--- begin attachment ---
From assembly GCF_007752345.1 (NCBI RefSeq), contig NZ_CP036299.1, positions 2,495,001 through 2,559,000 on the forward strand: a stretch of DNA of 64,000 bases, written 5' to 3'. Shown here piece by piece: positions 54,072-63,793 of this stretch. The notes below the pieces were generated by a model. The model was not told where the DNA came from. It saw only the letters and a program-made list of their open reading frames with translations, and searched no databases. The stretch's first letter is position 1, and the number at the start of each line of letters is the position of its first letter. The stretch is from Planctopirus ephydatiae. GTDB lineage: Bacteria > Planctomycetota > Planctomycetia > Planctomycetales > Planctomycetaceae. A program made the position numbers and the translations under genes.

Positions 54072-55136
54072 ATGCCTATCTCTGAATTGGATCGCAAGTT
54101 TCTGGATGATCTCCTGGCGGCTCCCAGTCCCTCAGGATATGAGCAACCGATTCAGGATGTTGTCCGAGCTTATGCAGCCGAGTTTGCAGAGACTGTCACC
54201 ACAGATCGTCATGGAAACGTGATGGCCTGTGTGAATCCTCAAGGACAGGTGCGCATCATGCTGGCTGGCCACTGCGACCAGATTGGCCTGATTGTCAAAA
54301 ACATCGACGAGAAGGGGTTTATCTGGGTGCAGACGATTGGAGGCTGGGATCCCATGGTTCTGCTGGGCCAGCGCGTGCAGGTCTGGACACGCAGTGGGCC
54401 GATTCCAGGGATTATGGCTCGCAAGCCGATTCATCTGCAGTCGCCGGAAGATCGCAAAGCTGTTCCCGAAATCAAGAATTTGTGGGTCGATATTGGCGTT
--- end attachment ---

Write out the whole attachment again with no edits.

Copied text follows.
From assembly GCF_007752345.1 (NCBI RefSeq), contig NZ_CP036299.1, positions 2,495,001 through 2,559,000 on the forward strand: a stretch of DNA of 64,000 bases, written 5' to 3'. Shown here piece by piece: positions 54,072-63,793 of this stretch. The notes below the pieces were generated by a model. The model was not told where the DNA came from. It saw only the letters and a program-made list of their open reading frames with translations, and searched no databases. The stretch's first letter is position 1, and the number at the start of each line of letters is the position of its first letter. The stretch is from Planctopirus ephydatiae. GTDB lineage: Bacteria > Planctomycetota > Planctomycetia > Planctomycetales > Planctomycetaceae. A program made the position numbers and the translations under genes.

Positions 54072-55136
54072 ATGCCTATCTCTGAATTGGATCGCAAGTT
54101 TCTGGATGATCTCCTGGCGGCTCCCAGTCCCTCAGGATATGAGCAACCGATTCAGGATGTTGTCCGAGCTTATGCAGCCGAGTTTGCAGAGACTGTCACC
54201 ACAGATCGTCATGGAAACGTGATGGCCTGTGTGAATCCTCAAGGACAGGTGCGCATCATGCTGGCTGGCCACTGCGACCAGATTGGCCTGATTGTCAAAA
54301 ACATCGACGAGAAGGGGTTTATCTGGGTGCAGACGATTGGAGGCTGGGATCCCATGGTTCTGCTGGGCCAGCGCGTGCAGGTCTGGACACGCAGTGGGCC
54401 GATTCCAGGGATTATGGCTCGCAAGCCGATTCATCTGCAGTCGCCGGAAGATCGCAAAGCTGTTCCCGAAATCAAGAATTTGTGGGTCGATATTGGCGTT